be permanent, compensation shall be paid to the employee "during the continuance of such total disability." It has been adjudged in the earlier stages of this case that the accident suffered by plaintiff resulted in his permanent total disability. It is conceded that this total disability continues and that there is no change in plaintiff's physical condition in this respect. Under the language of the Act referred to above, defendant is obliged to pay compensation during the continuance of the total disability, and therefore the fact that plaintiff would have been disabled even if the accident had not occurred appears to be immaterial.
The meager authorities which bear closely on this question are in accord with this conclusion. In Bay Ridge Operating Co. Inc. v. Lowe, D.C., 14 F.Supp. 280, it was held that the fact that an employee receiving compensation under the Act for disability became insane from causes independent of the accident and therefore would have been totally disabled even if the accident had not occurred, did not justify a cessation of compensation payments. Said Judge Goddard at page 281 of 14 F.Supp: "Section 908(b) states that the compensation for a temporary disability is to be paid 'during the continuance thereof.' Nothing in this section nor in the act is said about the period for the payments of compensation being further limited. The act does not say that although the disability continues, payments are to cease in the event that the employee later also becomes incapacitated from another cause. If the plaintiff's contention is right, it must be because such a limitation is to be read into the statute and to do this would be contrary to the general policy in dealing with this statute and which should be liberally construed. Rothschild & Co. v. Marshall [9 Cir.], 44 F.2d 546; DeWald v. Baltimore & O.R. Co. [4 Cir.], 71 F.2d 810.
"It could not reasonably be contended that if an employee receiving payment for a permanent total or permanent partial disability met with another accident or from some other cause suffered another permanent disability, that the employer could then stop his payment. There is nothing in the statute to indicate that the Congress intended to make a distinction in this respect between a disability that was permanent and one that still existed but was temporary."
In Atlantic Coast Shipping Co. v. Golubiewski, D.C., 9 F.Supp. 315, it was held that the fact that a recipient of compensation payments for disability was imprisoned for life upon being convicted of murder did not relieve his employer from the payment of the compensation provided for by the Longshoremen's and Harbor Workers' Compensation Act.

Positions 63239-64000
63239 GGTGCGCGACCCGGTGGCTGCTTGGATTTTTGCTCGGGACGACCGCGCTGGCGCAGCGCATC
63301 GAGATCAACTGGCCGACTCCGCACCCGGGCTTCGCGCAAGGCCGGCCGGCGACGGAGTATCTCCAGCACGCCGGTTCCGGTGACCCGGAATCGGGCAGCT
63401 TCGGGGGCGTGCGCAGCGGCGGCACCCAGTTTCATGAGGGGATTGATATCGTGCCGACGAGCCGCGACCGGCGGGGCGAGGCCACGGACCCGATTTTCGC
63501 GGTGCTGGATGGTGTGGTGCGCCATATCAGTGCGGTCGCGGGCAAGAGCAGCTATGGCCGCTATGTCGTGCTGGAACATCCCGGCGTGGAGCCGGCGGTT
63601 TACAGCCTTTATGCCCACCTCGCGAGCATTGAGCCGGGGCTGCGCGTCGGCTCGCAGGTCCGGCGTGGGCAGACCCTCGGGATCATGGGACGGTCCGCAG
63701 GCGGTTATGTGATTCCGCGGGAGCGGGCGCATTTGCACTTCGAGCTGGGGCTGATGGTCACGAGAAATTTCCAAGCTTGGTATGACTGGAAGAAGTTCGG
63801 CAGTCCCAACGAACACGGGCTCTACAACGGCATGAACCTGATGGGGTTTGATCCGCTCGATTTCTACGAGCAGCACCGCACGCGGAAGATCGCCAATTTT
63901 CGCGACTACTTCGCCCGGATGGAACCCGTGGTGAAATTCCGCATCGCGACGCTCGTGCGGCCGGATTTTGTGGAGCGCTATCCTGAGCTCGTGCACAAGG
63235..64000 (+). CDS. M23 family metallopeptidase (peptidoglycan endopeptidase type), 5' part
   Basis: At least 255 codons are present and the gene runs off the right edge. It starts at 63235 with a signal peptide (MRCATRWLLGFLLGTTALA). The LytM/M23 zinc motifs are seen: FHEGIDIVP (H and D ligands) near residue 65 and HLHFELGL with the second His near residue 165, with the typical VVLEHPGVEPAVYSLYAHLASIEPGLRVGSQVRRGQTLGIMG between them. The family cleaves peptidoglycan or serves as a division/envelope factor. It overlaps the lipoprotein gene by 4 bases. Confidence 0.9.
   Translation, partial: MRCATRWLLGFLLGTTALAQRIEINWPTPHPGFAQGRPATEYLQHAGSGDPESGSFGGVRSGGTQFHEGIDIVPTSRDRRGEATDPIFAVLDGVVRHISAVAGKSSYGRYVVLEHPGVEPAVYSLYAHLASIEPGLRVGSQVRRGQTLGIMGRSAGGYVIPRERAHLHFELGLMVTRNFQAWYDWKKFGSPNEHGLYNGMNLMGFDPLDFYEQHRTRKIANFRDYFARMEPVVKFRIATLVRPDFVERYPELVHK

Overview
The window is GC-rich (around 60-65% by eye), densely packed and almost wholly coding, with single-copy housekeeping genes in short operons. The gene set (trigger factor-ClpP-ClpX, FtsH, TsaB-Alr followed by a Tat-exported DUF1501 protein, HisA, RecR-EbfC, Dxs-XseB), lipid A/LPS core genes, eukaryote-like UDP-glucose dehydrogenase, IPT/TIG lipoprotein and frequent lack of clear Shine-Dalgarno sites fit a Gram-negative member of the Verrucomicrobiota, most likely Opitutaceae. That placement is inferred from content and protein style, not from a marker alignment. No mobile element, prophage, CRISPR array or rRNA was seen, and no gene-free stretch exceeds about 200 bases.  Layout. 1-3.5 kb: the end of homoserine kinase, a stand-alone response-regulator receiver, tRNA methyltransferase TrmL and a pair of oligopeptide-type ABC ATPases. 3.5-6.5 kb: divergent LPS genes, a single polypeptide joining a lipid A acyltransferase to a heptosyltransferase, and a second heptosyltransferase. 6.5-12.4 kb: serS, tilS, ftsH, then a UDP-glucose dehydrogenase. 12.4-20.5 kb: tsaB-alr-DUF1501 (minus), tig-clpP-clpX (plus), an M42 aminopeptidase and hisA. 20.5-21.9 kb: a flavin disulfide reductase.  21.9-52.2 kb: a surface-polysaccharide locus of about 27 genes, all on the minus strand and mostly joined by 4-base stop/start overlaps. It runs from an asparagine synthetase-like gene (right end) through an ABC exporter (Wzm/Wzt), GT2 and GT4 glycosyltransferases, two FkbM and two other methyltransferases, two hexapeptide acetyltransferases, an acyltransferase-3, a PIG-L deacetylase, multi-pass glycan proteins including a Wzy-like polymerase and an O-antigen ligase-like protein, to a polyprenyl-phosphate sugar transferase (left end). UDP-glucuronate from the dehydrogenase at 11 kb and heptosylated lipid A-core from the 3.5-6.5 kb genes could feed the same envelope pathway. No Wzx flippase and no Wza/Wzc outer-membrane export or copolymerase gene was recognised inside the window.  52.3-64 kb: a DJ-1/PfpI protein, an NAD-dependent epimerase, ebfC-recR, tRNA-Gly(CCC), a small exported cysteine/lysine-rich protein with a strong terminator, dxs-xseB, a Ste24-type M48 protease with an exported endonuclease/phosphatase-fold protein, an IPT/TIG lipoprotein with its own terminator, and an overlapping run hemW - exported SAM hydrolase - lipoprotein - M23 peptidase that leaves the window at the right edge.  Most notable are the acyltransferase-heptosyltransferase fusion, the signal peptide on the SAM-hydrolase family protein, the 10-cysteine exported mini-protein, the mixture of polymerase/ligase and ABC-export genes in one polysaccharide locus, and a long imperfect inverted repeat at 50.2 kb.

It is true of course that if the total disability resulting from the accident ceases, the fact that there is no cessation of total disability because the employee during its continuance has been totally disabled from an independent supervening cause would not preclude the termination of compensation payments. Thus if the total disability of an employee resulting from an accident ceases after two years, compensation payments could then be terminated at the end of that period even though in the meanwhile the employee had developed a disease unrelated to the accident, which disease caused him to be totally disabled. It is this situation which the defendant argues is presented by the facts of the instant case. This argument has superficial merit because the disease from which the plaintiff was suffering at the time of the accident and which was so aggravated thereby as to cause his permanent total disability was the disease which would have caused his total disability within two years irrespective of the accident. But the fallacy of the argument is apparent if it be assumed that the plaintiff had a different disease which would have totally disabled him in two years irrespective of the accident. Under these circumstances, the fact that the second disease would have totally disabled the plaintiff would not have relieved the defendant from continuing payments of compensation for the total disability resulting from the aggravation of the first disease by the accident. Similarly, the defendant is not relieved from continuing payments of compensation for the total disability resulting from the aggravation of the disease from which the present plaintiff was suffering, because it is that same disease which would have totally disabled him irrespective of the accident. In each case the accident was the cause of the permanent total disability and in each case the fact that the claimant would have been permanently and totally disabled irrespective of the accident does not relieve the defendant of the obligation to continue payment of the compensation. The total disability caused by the accident continues, and it is therefore immaterial whether total disability would have occurred independently of the accident.
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